CFPB Issues Final Preemption Determination For Maine, Tennessee Unclaimed Gift Card Laws

more+
less-

On April 19, the CFPB issued a final preemption determination regarding whether the Electronic Fund Transfer Act (EFTA) and Regulation E preempt certain unclaimed gift card laws in Maine and Tennessee. The EFTA, as implemented by Regulation E, generally prohibits any person from issuing a gift certificate, store gift card, or general-use prepaid card with an expiration date, though under certain conditions, the card may have an expiration date so long as it is at least five years after the date of issuance (or five years after the date that funds were last loaded). The CFPB determined that the Maine law does not interfere with a consumer’s ability to use a gift cards at point-of-sale for at least as long as guaranteed by the EFTA and Regulation E because it requires the issuer to honor the gift card on presentation indefinitely even if the unused value has been transferred to the state. For Tennessee, the CFPB reached the opposite conclusion because the Tennessee provision permits issuers to decline to honor gift cards as soon as two years after issuance. According to the CFPB, the Tennessee law is inconsistent with federal law because, in effect, the provision allows funds to expire sooner than is permitted under EFTA and Regulation E.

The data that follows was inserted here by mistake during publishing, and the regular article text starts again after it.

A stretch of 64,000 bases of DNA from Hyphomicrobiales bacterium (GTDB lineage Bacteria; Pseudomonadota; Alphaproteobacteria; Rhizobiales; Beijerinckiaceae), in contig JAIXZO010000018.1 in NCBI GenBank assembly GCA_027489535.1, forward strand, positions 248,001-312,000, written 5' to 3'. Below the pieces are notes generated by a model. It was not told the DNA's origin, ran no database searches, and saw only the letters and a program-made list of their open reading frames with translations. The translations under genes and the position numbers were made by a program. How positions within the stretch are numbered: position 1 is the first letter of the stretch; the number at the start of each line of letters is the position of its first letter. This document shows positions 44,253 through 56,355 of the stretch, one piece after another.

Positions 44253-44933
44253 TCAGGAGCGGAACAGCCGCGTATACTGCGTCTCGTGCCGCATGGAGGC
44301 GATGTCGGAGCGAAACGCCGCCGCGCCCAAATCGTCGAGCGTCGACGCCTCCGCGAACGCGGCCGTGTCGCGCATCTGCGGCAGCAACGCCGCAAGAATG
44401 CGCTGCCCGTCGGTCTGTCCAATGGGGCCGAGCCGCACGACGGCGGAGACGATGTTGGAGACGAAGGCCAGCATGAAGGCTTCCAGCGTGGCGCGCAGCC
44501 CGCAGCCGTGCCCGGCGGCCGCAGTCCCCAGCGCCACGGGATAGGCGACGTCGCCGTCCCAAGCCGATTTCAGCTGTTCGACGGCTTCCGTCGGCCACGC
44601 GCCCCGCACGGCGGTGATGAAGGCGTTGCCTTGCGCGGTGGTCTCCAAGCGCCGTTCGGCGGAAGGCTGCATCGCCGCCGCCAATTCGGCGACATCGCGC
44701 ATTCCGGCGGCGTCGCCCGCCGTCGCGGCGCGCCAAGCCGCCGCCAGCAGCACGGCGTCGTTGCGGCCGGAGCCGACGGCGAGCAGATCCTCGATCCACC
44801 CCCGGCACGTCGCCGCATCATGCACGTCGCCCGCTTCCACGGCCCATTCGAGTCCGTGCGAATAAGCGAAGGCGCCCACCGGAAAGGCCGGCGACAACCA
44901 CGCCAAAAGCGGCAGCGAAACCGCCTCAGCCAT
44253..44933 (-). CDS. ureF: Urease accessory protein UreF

Written by:

Published In:

DISCLAIMER: Because of the generality of this update, the information provided herein may not be applicable in all situations and should not be acted upon without specific legal advice based on particular situations.

© BuckleySandler LLP | Attorney Advertising

Don't miss a thing! Build a custom news brief:

Read fresh new writing on compliance, cybersecurity, Dodd-Frank, whistleblowers, social media, hiring & firing, patent reform, the NLRB, Obamacare, the SEC…

…or whatever matters the most to you. Follow authors, firms, and topics on JD Supra.

Create your news brief now - it's free and easy »

All the intelligence you need, in one easy email:

Great! Your first step to building an email digest of JD Supra authors and topics. Log in with LinkedIn so we can start sending your digest...

Sign up for your custom alerts now, using LinkedIn ›

* With LinkedIn, you don't need to create a separate login to manage your free JD Supra account, and we can make suggestions based on your needs and interests. We will not post anything on LinkedIn in your name.
×
Loading...
×
×